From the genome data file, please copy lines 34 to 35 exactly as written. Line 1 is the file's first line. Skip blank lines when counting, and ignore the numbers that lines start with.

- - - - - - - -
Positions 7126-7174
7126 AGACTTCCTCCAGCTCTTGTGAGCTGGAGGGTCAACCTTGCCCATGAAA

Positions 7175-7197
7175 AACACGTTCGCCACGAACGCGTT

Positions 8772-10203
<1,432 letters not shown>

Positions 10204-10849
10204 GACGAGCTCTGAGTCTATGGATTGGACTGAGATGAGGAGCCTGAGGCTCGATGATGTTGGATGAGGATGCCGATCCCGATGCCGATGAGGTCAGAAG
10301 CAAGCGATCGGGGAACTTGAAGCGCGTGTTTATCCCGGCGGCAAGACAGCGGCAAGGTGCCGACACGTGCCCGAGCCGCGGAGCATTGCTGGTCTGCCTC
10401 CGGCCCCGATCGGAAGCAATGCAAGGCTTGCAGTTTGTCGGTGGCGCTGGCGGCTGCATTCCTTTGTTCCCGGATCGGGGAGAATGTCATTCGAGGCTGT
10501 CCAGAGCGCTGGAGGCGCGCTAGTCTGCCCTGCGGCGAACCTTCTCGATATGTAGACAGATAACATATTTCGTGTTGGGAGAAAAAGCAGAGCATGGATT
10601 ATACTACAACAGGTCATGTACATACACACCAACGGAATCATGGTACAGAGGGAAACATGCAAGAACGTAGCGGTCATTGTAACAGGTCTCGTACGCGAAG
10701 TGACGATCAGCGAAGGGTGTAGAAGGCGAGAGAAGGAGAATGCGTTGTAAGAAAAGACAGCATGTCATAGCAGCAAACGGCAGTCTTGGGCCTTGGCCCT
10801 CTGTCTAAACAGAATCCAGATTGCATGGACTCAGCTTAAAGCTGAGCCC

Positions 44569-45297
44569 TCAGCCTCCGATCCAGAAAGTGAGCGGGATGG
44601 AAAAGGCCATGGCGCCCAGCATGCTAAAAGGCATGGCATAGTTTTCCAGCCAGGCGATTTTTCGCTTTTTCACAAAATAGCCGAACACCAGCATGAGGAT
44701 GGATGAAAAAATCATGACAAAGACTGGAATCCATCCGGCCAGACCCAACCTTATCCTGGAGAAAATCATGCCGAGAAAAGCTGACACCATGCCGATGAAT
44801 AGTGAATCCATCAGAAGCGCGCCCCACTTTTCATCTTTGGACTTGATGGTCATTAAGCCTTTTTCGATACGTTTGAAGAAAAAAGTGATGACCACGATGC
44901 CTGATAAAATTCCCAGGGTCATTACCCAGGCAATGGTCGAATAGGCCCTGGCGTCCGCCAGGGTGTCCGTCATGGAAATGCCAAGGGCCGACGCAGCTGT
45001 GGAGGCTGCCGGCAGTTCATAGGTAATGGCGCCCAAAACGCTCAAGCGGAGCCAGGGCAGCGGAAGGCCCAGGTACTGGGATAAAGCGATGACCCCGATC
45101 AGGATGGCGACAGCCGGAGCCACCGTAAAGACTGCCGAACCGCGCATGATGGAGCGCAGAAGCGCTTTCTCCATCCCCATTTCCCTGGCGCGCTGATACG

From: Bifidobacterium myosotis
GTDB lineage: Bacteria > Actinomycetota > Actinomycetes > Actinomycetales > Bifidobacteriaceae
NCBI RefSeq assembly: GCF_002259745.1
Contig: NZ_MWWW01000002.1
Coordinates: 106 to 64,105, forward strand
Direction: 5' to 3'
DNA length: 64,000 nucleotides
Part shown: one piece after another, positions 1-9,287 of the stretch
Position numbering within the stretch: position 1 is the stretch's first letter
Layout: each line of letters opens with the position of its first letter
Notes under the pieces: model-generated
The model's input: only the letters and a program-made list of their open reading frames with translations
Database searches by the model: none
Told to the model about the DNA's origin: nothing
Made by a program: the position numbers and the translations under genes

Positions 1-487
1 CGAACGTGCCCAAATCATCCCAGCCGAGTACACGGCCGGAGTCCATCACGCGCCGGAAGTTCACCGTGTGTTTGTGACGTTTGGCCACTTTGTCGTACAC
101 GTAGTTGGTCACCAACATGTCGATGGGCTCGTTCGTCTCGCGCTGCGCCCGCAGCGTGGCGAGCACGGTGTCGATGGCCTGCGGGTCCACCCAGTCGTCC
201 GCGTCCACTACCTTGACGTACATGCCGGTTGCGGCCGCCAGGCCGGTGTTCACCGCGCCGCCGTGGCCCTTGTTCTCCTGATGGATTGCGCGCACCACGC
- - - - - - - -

The model's input: only the letters and a program-made list of their open reading frames with translations
Database searches by the model: none